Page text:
Chrysler makes a statement with May sales figures

Chrysler is rockin’ the sales charts with an increase of 10% in May, totally bucking the trend. Jeep sales are on fire and cars like the new 2011 Chrysler 200 are selling well.

AUBURN HILLS, Mich., June 1, 2011 /PRNewswire via COMTEX/ — Retail sales up 27 percent in May compared with same month a year ago

May marks the 14th-consecutive month of year-over-year sales gains

New 2011 Chrysler 200 sales up 154 percent compared with sales of its predecessor a year ago; retail sales of the Chrysler 200 increase more than five fold

Chrysler brand named “Top Popular Brand” in 2011 AutoPacific Vehicle Satisfaction Awards

Jeep® brand sales up 55 percent compared with sales in May 2010

All current Jeep brand models post May sales increases, led by the all-new 2011 Jeep Grand Cherokee, whose sales were up 192 percent versus a year ago

Jeep Grand Cherokee wins “Premium Mid-size SUV” category in AutoPacific Vehicle Satisfaction Awards

New 2011 Jeep Compass posts 92 percent year-over-year sales increase, second highest percentage increase for Jeep brand models

New 2011 Dodge Journey crossover voted “Family Car of Texas” at the Texas Auto Writers Association “Spring Roundup”

Ram Truck brand posts a 13 percent increase versus a year ago, the brand’s 13th consecutive month of year-over-year sales gains

2012 Fiat 500 voted “Best Value” and “Best New Design” at the Texas Auto Writers Association “Spring Roundup”

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2011 Jeep Grand Cherokee Review

We’re looking to get our hands on one of the 2011 Jeep Grand Cherokee’s but in the meantime we are relegated to reading other reviews. The WSJ appears to be very impressed with the new Grand Cherokee notably for it’s mature and rich execution of the interior and the price point of a loaded version comes in at $42,995. That is extremely competitive and almost dares other brands to offer what the 2011 Jeep Grand Cherokee offers for the price.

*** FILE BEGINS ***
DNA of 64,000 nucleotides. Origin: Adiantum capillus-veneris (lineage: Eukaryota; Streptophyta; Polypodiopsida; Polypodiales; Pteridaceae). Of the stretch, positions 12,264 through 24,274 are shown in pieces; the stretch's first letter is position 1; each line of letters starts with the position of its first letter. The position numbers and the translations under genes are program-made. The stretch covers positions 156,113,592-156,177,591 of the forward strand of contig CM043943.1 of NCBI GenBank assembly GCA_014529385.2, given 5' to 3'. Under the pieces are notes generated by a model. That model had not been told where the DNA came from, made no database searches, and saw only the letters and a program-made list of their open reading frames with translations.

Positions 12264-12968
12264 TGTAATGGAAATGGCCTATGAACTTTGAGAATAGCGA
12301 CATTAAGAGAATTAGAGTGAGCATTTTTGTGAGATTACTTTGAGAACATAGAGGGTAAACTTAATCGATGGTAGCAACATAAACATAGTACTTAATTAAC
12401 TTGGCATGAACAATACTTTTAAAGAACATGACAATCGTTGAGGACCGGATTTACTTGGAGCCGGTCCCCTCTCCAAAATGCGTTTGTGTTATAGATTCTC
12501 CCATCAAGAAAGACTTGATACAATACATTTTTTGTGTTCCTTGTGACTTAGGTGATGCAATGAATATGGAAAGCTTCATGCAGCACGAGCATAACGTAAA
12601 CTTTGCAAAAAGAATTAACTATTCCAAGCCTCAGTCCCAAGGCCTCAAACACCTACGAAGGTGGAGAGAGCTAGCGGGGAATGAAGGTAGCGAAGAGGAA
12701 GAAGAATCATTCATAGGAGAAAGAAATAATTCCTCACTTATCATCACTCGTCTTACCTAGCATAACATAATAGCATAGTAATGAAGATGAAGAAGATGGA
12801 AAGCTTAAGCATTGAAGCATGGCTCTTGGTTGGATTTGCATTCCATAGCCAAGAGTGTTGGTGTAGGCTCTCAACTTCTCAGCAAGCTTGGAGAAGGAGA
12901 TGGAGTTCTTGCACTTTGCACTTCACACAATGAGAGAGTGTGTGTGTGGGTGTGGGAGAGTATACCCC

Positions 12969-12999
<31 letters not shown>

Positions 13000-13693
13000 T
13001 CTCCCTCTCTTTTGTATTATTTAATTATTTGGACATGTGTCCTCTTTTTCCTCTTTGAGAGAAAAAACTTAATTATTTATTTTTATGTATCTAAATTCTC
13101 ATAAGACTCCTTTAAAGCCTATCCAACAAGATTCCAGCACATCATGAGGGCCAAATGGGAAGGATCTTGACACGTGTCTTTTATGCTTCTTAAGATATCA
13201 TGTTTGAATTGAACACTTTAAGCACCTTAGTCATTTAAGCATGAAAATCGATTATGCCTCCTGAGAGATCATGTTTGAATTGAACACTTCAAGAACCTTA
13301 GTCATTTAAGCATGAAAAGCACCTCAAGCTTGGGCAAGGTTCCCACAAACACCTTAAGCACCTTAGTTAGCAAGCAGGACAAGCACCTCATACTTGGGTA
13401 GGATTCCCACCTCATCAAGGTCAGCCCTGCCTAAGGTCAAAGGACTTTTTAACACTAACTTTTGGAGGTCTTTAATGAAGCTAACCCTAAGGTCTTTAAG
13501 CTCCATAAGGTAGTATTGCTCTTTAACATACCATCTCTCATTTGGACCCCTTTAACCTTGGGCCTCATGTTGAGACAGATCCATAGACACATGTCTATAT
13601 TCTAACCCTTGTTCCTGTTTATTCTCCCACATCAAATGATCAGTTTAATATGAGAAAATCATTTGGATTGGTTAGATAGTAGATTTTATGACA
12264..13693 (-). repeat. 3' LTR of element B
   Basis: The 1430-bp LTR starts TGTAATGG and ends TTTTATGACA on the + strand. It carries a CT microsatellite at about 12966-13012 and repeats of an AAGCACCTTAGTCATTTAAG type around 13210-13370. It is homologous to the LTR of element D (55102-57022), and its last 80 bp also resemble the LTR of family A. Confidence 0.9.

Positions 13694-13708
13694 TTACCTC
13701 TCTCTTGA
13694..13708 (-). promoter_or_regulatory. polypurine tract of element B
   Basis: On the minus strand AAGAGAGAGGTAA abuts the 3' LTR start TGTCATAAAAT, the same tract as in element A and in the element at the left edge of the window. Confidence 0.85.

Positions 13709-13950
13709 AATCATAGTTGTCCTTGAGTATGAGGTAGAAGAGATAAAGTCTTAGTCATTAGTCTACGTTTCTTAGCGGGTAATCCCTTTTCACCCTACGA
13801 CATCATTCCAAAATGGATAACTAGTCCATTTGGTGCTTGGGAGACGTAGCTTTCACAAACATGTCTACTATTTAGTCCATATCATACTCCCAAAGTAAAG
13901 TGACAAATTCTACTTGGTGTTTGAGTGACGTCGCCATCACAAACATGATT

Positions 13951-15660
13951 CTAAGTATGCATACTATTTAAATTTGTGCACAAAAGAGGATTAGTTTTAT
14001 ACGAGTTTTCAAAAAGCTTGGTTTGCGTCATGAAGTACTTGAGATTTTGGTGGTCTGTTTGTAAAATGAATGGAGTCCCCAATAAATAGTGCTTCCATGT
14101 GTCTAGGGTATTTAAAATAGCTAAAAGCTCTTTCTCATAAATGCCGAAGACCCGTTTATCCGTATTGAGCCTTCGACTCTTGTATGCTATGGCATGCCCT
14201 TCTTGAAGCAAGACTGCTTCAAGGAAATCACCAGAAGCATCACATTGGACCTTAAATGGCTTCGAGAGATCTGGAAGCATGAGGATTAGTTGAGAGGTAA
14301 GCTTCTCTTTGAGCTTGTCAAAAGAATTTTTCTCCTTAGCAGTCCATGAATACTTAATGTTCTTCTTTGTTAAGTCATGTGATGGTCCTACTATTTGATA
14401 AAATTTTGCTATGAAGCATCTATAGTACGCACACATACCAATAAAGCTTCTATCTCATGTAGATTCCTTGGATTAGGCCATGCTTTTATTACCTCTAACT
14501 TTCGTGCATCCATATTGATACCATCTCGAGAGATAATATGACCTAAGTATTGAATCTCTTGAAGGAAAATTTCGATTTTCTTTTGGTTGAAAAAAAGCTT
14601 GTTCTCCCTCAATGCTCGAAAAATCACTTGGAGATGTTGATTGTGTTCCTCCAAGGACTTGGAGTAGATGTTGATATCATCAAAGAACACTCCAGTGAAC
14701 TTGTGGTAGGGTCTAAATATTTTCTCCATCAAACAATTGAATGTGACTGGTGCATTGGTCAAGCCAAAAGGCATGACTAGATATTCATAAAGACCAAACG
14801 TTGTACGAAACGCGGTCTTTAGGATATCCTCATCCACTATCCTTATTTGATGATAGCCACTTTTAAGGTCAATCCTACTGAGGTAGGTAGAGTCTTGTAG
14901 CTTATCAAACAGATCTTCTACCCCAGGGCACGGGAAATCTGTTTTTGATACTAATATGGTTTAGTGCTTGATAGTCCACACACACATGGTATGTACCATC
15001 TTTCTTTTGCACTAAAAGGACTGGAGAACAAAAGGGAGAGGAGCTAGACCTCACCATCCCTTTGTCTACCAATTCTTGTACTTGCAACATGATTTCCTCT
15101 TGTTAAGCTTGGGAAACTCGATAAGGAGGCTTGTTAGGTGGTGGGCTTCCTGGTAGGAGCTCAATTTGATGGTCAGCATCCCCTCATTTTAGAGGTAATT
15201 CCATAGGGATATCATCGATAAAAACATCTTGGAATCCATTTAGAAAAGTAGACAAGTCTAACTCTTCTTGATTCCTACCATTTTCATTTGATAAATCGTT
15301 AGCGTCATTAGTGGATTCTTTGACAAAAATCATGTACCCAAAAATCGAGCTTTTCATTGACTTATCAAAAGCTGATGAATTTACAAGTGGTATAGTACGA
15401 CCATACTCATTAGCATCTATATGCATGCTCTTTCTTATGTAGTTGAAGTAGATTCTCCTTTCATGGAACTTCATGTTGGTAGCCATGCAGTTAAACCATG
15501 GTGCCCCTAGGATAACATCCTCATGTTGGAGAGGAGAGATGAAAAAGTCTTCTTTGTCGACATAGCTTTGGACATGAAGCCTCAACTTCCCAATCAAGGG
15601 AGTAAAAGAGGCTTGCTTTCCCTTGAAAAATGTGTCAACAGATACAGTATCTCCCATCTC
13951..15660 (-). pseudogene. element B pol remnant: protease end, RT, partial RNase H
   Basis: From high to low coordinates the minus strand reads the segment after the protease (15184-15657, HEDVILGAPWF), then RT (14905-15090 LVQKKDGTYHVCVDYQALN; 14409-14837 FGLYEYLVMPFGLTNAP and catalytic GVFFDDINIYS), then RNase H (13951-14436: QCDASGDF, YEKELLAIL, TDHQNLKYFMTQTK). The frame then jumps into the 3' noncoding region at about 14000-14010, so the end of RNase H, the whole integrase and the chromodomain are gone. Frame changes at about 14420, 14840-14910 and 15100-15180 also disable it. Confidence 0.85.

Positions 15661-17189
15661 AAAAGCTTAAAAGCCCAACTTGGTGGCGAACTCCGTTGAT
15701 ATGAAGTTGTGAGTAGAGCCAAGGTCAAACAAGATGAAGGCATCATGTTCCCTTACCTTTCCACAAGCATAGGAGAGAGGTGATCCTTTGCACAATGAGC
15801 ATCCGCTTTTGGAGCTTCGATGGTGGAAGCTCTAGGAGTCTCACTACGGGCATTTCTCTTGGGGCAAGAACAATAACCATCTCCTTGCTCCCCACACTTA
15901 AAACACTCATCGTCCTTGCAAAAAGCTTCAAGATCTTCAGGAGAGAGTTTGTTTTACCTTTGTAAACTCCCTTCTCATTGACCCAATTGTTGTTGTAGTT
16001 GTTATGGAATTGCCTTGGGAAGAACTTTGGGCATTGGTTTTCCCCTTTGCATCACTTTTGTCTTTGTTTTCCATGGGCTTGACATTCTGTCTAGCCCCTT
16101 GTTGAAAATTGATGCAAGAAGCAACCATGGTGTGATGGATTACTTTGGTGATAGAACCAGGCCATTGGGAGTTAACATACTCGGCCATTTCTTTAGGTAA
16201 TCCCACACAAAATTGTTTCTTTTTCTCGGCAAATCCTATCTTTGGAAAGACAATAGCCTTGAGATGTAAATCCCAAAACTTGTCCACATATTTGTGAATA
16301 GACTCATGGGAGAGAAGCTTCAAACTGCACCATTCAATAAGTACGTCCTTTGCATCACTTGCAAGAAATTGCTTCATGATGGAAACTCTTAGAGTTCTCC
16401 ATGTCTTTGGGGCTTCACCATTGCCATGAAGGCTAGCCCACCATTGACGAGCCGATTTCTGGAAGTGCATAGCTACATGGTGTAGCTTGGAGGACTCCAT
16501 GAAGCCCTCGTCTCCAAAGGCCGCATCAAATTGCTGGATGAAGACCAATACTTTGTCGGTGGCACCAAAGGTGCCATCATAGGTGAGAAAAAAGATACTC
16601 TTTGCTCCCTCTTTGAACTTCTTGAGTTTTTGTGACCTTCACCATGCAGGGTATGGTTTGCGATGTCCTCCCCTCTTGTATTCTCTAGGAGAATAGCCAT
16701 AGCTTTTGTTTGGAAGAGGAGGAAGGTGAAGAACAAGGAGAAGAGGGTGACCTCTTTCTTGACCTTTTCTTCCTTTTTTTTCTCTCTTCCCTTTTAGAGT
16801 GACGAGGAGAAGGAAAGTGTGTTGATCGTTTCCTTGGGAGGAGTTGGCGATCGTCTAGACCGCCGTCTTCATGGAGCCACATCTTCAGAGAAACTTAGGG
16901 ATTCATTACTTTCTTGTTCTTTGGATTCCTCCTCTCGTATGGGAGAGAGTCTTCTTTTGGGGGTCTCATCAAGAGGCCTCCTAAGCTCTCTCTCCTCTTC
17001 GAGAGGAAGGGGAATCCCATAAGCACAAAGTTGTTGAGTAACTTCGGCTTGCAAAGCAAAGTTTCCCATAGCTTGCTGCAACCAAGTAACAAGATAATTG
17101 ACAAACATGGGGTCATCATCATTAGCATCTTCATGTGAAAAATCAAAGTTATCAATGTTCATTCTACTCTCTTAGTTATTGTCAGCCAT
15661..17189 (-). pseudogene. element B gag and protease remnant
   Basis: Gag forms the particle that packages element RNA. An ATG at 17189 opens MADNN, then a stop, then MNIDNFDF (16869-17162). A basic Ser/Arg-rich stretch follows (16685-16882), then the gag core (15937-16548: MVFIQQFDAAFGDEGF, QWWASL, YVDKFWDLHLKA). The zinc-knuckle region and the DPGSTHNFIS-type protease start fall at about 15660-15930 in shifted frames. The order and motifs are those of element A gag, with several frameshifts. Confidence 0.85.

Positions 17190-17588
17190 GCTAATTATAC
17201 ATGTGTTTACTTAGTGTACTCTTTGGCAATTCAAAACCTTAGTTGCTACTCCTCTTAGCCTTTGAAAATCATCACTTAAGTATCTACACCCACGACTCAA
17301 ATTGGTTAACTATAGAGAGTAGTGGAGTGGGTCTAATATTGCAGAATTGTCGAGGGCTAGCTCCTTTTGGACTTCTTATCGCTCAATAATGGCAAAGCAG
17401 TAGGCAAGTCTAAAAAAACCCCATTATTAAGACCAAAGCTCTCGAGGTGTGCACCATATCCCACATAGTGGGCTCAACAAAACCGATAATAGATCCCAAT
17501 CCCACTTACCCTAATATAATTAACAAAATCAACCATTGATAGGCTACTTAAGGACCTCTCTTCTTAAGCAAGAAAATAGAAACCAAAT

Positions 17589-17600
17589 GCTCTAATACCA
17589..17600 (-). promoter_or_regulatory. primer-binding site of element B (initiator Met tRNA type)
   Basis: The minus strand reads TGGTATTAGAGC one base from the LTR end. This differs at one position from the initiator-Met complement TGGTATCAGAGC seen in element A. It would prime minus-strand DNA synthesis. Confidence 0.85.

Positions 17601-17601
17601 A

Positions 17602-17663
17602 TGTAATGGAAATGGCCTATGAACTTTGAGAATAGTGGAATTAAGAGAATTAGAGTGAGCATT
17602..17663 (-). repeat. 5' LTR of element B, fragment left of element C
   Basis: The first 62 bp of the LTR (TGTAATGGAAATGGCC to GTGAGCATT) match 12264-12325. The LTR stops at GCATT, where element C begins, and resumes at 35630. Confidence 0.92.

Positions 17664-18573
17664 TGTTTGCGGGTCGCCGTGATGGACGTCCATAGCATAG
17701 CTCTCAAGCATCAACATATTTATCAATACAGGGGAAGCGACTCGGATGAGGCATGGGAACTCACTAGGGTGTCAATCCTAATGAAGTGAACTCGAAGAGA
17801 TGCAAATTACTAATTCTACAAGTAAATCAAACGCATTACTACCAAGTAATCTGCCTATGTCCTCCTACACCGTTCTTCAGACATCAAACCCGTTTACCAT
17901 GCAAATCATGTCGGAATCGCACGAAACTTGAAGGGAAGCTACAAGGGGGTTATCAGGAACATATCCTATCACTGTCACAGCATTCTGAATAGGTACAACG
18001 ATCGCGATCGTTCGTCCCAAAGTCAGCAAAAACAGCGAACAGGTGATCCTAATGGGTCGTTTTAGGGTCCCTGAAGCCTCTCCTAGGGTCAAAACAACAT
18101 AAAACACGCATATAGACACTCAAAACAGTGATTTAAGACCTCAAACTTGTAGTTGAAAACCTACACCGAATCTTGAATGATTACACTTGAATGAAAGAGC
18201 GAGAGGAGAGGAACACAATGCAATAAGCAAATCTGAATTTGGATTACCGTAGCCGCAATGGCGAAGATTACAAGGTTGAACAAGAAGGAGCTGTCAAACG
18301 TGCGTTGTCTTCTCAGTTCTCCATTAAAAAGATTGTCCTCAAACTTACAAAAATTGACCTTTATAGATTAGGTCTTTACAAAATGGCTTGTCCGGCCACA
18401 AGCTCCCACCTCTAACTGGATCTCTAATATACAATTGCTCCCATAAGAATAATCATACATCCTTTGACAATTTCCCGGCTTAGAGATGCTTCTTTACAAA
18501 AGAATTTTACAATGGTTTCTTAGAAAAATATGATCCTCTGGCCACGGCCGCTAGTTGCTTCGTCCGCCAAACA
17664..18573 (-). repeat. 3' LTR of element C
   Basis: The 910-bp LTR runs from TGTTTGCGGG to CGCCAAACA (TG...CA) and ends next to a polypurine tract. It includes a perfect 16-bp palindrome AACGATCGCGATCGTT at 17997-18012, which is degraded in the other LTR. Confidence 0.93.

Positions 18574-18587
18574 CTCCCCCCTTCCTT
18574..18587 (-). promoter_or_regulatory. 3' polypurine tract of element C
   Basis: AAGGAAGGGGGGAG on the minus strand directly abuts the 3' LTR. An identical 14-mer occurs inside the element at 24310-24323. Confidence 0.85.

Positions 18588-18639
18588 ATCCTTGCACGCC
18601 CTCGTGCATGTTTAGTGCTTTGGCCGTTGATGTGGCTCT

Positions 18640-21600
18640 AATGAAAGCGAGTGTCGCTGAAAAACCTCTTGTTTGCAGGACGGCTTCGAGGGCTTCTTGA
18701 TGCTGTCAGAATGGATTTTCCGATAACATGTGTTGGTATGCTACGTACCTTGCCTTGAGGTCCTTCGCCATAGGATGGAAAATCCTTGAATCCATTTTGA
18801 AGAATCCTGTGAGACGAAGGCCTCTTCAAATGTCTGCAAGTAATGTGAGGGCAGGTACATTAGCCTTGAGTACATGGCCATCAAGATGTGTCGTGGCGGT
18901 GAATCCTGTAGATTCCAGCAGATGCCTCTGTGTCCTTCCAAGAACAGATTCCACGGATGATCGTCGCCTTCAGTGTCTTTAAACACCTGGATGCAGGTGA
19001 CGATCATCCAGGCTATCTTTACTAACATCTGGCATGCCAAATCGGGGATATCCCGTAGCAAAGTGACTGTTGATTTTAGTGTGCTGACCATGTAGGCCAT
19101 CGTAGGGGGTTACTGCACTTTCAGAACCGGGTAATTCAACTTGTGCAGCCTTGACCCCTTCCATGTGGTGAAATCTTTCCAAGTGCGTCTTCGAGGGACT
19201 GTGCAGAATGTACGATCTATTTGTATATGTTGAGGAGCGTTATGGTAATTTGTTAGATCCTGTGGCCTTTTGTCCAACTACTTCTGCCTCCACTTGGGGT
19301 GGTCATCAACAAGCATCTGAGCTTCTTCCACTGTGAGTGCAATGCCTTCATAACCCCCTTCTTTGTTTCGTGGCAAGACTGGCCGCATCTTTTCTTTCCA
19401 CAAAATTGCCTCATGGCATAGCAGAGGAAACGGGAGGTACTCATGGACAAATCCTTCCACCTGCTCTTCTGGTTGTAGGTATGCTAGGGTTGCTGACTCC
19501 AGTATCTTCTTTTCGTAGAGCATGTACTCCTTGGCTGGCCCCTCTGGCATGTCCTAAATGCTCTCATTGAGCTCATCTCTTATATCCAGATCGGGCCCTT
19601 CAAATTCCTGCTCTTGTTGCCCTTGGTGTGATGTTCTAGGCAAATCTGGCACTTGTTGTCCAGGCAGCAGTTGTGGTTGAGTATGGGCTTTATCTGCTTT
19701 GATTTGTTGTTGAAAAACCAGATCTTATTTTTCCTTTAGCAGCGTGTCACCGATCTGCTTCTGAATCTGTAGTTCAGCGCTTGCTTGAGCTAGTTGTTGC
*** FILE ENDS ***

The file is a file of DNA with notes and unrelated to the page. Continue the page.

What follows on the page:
I daresay the following is the first time Cleanth Brooks and John Crowe Ransom have ever been name-checked in an auto review. These men were founding fathers of the New Criticism of literary study, which emphasized a close reading of the text, which is to say the literature itself. New Criticism excluded factors such as an author’s biographical details, historical circumstances and other so-called extratextual materials to arrive at an interpretation. At the time—say, the 1930s—this was a terribly good idea since criticism had reached a point where scholars were earnestly speculating about how Shakespeare’s bad breath might have influenced “Hamlet.” To New Critics, all that mattered was the text.

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